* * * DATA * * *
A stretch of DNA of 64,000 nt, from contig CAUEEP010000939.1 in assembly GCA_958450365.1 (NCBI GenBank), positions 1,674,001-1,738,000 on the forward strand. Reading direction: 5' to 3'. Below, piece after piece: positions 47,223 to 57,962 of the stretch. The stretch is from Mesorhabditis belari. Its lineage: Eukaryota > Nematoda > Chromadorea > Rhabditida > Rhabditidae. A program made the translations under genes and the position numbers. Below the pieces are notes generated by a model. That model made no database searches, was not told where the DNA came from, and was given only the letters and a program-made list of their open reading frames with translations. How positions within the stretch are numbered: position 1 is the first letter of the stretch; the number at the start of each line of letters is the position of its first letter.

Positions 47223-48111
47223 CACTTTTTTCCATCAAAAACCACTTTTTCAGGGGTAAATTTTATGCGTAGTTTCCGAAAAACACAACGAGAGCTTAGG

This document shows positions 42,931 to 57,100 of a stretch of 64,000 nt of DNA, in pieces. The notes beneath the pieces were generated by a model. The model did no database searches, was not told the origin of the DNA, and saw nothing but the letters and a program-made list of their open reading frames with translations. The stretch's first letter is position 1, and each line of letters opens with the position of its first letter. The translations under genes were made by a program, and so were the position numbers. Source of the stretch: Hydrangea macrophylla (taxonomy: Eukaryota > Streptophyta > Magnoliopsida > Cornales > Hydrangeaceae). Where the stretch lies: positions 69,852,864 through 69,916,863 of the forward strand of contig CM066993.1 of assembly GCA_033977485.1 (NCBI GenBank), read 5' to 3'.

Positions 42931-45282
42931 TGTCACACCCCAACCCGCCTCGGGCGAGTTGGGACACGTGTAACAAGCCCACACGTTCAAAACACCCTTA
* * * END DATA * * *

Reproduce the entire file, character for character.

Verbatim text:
A stretch of DNA of 64,000 nt, from contig CAUEEP010000939.1 in assembly GCA_958450365.1 (NCBI GenBank), positions 1,674,001-1,738,000 on the forward strand. Reading direction: 5' to 3'. Below, piece after piece: positions 47,223 to 57,962 of the stretch. The stretch is from Mesorhabditis belari. Its lineage: Eukaryota > Nematoda > Chromadorea > Rhabditida > Rhabditidae. A program made the translations under genes and the position numbers. Below the pieces are notes generated by a model. That model made no database searches, was not told where the DNA came from, and was given only the letters and a program-made list of their open reading frames with translations. How positions within the stretch are numbered: position 1 is the first letter of the stretch; the number at the start of each line of letters is the position of its first letter.

Positions 47223-48111
47223 CACTTTTTTCCATCAAAAACCACTTTTTCAGGGGTAAATTTTATGCGTAGTTTCCGAAAAACACAACGAGAGCTTAGG

This document shows positions 42,931 to 57,100 of a stretch of 64,000 nt of DNA, in pieces. The notes beneath the pieces were generated by a model. The model did no database searches, was not told the origin of the DNA, and saw nothing but the letters and a program-made list of their open reading frames with translations. The stretch's first letter is position 1, and each line of letters opens with the position of its first letter. The translations under genes were made by a program, and so were the position numbers. Source of the stretch: Hydrangea macrophylla (taxonomy: Eukaryota > Streptophyta > Magnoliopsida > Cornales > Hydrangeaceae). Where the stretch lies: positions 69,852,864 through 69,916,863 of the forward strand of contig CM066993.1 of assembly GCA_033977485.1 (NCBI GenBank), read 5' to 3'.

Positions 42931-45282
42931 TGTCACACCCCAACCCGCCTCGGGCGAGTTGGGACACGTGTAACAAGCCCACACGTTCAAAACACCCTTA